Lib Dems celebrating winning in Wimbledon

South West London’s new political rainbow of yellow, red and diminishing blue

The political landscape of London’s south western boroughs has been reshaped with the Liberal Democrats and Labour making significant inroads into what was once considered Conservative territory.

One of the most notable trends of the night was the collapse of the Conservative vote share across south west London.

As Labour swept to power with an overwhelming landslide, ending 14 years of Conservative rule, they strengthened their hold on the capital while the Lib Dems quietly but effectively painted a large part of south west London in their signature yellow gold.

Across south west London, the Lib Dems doubled their number of seats from three to six, while Labour secured some significant scalps of their own.

The Lib Dems bulldozed in Wimbledon in a remarkable result which saw them gain the constituency which had been held by the Conservatives since 2005 whilst gaining more votes than Labour and the Tories combined.

They picked up two more gains in Sutton borough marginals Sutton and Cheam and Carshalton and Wallington, a sweet victory in a borough that voted for Brexit in 2016.

Lib Dem leader Sir Ed Davey, who was re-elected as the Kingston and Surbiton MP with a large 25,870 votes, increasing his majority from 11,000 to 17,000, hailed the “exceptional” and “historic” results which saw his party record their best electoral performance in a century.

Elsewhere, Labour made huge inroads in more central and traditionally wealthy seats.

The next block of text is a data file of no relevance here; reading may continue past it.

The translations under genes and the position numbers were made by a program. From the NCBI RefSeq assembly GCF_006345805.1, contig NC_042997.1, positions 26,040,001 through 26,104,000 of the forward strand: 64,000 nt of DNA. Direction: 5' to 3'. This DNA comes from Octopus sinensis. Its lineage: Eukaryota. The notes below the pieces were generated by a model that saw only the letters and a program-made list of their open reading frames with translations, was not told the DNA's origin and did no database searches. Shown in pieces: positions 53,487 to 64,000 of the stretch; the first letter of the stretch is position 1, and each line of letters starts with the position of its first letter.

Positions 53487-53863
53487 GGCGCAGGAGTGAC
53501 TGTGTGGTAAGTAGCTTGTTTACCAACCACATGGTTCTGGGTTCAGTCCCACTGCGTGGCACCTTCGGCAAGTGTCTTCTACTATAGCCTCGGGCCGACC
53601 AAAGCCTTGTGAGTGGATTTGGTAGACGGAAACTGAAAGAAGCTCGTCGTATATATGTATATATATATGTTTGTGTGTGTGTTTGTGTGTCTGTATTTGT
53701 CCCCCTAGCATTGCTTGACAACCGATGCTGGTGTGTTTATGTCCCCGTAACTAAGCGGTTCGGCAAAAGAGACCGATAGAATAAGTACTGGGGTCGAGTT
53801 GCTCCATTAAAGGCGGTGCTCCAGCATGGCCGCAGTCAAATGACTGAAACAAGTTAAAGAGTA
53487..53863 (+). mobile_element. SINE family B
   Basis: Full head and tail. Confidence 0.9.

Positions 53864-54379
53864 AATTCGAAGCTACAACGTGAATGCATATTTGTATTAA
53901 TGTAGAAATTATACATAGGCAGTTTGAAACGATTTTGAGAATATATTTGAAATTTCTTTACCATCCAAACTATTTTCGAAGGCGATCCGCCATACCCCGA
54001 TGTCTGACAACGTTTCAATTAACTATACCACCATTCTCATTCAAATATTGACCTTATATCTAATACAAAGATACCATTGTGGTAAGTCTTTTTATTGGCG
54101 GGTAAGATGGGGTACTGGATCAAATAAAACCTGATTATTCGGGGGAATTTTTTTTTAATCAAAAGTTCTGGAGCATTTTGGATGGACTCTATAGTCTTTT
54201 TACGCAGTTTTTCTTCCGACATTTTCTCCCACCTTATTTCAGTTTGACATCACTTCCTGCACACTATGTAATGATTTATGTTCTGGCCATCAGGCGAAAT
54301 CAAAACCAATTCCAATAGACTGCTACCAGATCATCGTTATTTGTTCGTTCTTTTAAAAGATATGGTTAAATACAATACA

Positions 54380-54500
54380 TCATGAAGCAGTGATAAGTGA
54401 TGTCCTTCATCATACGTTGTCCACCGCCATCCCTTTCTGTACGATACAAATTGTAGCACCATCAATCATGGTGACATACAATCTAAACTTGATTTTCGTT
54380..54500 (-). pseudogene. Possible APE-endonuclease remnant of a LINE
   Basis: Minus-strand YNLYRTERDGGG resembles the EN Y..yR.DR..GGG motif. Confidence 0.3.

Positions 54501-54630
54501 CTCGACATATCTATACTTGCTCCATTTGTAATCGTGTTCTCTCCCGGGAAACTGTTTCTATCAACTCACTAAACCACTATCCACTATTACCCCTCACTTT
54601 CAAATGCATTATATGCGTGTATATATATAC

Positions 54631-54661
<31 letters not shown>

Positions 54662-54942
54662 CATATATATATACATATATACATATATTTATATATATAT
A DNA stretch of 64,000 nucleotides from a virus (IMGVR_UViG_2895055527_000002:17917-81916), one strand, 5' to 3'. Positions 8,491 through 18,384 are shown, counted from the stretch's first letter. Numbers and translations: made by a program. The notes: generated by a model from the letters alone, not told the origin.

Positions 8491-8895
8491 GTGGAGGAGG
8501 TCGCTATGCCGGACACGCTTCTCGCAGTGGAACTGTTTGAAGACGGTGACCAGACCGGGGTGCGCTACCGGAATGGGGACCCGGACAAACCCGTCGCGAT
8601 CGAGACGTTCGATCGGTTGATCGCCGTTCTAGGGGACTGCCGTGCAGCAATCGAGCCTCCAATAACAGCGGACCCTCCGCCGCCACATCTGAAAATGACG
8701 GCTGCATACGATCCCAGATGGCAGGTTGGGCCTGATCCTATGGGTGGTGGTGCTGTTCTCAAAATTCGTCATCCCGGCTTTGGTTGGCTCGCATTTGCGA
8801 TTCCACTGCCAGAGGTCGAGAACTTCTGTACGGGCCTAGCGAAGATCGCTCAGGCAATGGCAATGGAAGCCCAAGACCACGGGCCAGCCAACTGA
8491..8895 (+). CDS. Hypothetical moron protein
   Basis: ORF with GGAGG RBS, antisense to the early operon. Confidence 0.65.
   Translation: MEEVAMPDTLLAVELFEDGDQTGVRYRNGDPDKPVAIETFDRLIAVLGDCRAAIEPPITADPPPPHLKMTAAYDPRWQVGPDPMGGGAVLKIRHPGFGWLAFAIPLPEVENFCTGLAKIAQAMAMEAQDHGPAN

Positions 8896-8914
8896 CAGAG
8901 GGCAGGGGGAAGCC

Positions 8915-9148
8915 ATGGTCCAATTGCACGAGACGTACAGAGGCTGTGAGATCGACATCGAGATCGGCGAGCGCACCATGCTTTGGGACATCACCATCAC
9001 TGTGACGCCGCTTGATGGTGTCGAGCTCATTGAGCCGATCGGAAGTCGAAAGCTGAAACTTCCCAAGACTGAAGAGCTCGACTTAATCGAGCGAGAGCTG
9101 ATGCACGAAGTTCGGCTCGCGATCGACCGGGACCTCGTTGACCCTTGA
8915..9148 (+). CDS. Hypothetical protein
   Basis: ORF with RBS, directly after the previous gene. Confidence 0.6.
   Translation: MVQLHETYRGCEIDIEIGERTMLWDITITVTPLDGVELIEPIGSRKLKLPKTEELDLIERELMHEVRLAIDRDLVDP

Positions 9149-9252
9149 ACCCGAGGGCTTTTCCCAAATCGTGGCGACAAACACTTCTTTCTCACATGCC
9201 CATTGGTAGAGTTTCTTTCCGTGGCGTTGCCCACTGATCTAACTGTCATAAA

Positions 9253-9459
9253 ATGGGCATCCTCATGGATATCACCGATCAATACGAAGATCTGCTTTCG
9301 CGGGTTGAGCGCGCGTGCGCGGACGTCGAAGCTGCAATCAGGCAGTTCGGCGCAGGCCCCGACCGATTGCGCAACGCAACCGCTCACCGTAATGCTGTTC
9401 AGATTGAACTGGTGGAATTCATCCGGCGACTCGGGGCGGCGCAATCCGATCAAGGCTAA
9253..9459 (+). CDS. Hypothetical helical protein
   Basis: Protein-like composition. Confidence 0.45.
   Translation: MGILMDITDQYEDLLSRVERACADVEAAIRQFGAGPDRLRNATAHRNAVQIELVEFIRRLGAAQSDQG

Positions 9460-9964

They seized marginals Kensington and Bayswater and Cities of London and Westminster and unseated Government minister Greg Hands in Chelsea and Fulham.

Even in seats where the Tories managed to hold on such as Croydon South, a significant hold by them, their majority was significantly reduced.

The results in Croydon reflected a broader trend across London, with Labour making gains in outer boroughs that had previously leaned blue.

Labour also secured big wins in constituencies across the boroughs of Hounslow, Lambeth and Wandsworth.

The Green Party, while not winning any seats in south west London, saw its vote share increase across the board.

In Richmond Park, the Greens secured over 5% of the vote, their best performance in the constituency to date.

The Lib Dem and Labour successes in south west London marks significant political realignment in the region which has traditionally been a key battleground between the Liberal Democrats and the Conservative Party.

With this result, south west London which was once a fairly predictable area, is now a rainbow of yellow, red and diminishing blue.

Related Articles